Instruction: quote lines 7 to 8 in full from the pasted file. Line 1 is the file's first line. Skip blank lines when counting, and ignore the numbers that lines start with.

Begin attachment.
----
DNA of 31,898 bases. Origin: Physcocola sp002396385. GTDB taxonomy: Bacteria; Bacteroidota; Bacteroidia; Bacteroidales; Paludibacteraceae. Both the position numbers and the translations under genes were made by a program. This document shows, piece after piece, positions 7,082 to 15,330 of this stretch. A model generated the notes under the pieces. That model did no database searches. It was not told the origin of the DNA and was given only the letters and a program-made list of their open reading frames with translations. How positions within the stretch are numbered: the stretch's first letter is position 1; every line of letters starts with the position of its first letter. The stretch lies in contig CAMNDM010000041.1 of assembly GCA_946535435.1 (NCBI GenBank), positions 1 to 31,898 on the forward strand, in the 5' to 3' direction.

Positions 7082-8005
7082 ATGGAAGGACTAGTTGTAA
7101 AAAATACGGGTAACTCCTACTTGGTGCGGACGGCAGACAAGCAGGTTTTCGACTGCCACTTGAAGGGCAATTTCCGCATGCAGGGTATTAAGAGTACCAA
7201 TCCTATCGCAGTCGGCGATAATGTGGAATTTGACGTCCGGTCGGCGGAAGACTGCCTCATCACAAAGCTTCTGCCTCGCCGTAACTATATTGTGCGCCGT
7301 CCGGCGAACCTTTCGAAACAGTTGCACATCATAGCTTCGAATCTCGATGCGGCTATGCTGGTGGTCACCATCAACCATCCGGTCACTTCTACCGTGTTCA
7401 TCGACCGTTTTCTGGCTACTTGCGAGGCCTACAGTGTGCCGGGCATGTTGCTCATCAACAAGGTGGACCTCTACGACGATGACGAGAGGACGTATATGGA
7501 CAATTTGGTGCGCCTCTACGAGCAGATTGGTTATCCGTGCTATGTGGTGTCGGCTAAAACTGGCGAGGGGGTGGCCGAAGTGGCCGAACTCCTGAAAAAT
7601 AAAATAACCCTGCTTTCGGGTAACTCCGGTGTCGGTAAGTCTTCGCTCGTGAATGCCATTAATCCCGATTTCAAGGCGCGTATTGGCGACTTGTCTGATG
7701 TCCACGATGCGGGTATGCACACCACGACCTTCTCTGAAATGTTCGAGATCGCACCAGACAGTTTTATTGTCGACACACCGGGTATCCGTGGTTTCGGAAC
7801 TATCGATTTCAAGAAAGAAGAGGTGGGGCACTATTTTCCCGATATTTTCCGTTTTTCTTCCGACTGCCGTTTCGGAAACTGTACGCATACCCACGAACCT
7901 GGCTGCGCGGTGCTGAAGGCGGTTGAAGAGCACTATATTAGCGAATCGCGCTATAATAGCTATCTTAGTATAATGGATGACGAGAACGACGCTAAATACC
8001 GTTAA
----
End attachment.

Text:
7401 TCGACCGTTTTCTGGCTACTTGCGAGGCCTACAGTGTGCCGGGCATGTTGCTCATCAACAAGGTGGACCTCTACGACGATGACGAGAGGACGTATATGGA
7501 CAATTTGGTGCGCCTCTACGAGCAGATTGGTTATCCGTGCTATGTGGTGTCGGCTAAAACTGGCGAGGGGGTGGCCGAAGTGGCCGAACTCCTGAAAAAT